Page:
The Supreme Court of Canada has just ruled in the case of
Hydro-Québec, unanimously reversing the
decision rendered by the Court of Appeal of Québec in
February 2006. In doing so, the Supreme Court upheld the
dismissal of an employee as a result of excessive absenteeism
due to an illness, after several unsuccessful attempts to
In this case, the plaintiff had held the position of Sales,
Rates and Commercial Programs Clerk for approximately
twenty-four (24) months at the time of her dismissal by
Hydro-Québec. Suffering from mixed personality disorder
with borderline and dependent character traits, the employee
had been absent from work for extended periods of time on
several occasions during the seven (7) years preceding her
termination. As a result, the employer had proceeded to
terminate the plaintiff's employment due to her high
level of absenteeism and her inability to perform her work
duties on a regular basis for the reasonably foreseeable
future. In order to make this decision, the employer relied on
the opinion of two (2) experts in psychiatry who believed that
the plaintiff's work attendance would remain a problem
in the future.
The Union contested the plaintiff's dismissal by way
of a grievance and alleged that the employer did not fulfill
its duty to accommodate.
The parties agreed that the plaintiff was suffering from a
handicap, namely from a personality disorder resulting in
episodes of depression and periods of absenteeism, sometimes
for extended periods of time.
Pursuant to the Charter of Human Rights and
Freedoms (Québec), an employer has an obligation to
accommodate an employee suffering from a handicap, up to the
point of undue or excessive hardship.
The arbitrator had initially rejected the grievance and the
Superior Court of Québec had confirmed the decision of
The Court of Appeal, while recognizing that the employer had
demonstrated much patience and remarkable tolerance towards the
plaintiff, nonetheless concluded that Hydro-Québec
failed to establish that it had considered all reasonably
possible accommodation measures when it terminated the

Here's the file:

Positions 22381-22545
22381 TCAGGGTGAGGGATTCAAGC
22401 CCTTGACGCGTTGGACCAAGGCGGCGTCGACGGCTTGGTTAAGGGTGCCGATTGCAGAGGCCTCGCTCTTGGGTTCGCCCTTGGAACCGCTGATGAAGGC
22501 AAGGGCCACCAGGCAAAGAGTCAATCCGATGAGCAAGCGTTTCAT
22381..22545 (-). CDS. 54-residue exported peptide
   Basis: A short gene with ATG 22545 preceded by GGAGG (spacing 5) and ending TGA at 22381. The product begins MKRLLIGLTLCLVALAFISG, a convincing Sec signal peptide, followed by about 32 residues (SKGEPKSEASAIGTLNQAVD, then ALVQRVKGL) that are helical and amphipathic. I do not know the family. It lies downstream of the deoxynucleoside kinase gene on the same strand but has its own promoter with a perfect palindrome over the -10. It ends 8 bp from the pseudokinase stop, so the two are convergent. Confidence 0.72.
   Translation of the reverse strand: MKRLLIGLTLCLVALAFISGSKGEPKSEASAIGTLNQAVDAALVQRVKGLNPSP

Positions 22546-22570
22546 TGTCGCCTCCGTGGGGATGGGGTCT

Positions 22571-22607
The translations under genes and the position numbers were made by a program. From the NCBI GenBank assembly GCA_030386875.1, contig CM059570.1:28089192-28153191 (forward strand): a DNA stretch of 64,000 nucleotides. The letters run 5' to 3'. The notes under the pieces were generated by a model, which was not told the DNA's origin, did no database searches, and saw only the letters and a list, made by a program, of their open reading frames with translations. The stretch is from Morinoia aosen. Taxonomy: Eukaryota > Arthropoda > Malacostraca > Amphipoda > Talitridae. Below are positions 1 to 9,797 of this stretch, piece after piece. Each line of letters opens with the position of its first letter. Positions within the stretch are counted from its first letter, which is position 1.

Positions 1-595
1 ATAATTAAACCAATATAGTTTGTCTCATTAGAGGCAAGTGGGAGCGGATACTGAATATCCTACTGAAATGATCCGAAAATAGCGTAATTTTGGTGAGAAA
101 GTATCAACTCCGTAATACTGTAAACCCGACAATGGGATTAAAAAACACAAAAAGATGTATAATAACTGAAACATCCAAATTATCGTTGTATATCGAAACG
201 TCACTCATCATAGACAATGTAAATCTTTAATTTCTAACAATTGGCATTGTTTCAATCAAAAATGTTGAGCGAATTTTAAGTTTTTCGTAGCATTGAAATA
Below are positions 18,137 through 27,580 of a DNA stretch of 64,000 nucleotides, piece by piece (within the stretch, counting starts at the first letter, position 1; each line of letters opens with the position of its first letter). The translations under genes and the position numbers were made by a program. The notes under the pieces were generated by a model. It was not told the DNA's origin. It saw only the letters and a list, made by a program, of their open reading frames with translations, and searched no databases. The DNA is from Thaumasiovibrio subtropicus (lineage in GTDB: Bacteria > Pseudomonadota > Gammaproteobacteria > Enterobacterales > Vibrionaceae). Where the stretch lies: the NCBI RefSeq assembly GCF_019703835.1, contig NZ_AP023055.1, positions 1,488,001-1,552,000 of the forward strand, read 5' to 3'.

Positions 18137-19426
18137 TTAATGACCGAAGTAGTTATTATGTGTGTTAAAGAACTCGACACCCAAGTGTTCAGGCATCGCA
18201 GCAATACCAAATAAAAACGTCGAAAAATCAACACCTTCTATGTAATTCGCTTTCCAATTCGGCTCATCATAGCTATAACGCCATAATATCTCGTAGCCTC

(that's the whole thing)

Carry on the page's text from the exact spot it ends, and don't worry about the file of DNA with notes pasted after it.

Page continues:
plaintiff's employment. The Court of Appeal held that
Hydro-Québec could have created a part-time position for
the plaintiff, as had been suggested by her treating physician
at the time of her dismissal.
The Supreme Court, however, reversed this decision by
indicating that the standard formulated by the Court of Appeal
to evaluate undue hardship was erroneous. According to the
Supreme Court, if the characteristics of an illness affect the
proper operation of a business in an excessive way or if the
employee with such an illness remains unable to work for the
reasonably foreseeable future, even though the employer has
tried to accommodate him, the employer will be deemed to have
fulfilled its obligation to accommodate. Moreover, the Supreme
Court concluded that the duty to accommodate ceases when the
fundamental obligations of the employment relationship cannot
be fulfilled by the employee in the foreseeable future.
The Supreme Court also affirmed that the Court of Appeal
mistakenly concluded that the duty to accommodate should be
assessed at the time that the decision to terminate the
plaintiff was made. Rather, the Supreme Court declared that in
order to determine if an employer successfully demonstrated an
undue hardship, a global evaluation of the
accommodation measures should be performed that takes into
account the entire period during which the employee was
absent. Therefore, the measures taken in the past to
attempt to accommodate the plaintiff are relevant in order to
determine if the employer has fulfilled its obligation to
This decision is good news for employers faced with
situations of excessive absenteeism from its employees due to a
physical or psychological handicap as it imposes some limits on
an employer's duty to accommodate.
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Unfortunately, reasonable accommodation for employees in the workplace continues to be the source of significant litigation and even today we continue to see outrageous examples of employers behaving badly.
We are now beginning to see reported cases involving charges and subsequent fines laid against employers for failing to provide information, instruction and supervision to protect a worker from workplace violence.
On October 13, 2016, the Supreme Court of Canada denied leave to appeal an Ontario Court of Appeal decision which ordered an employer to pay a former employee 37 months of salary and benefits following termination.
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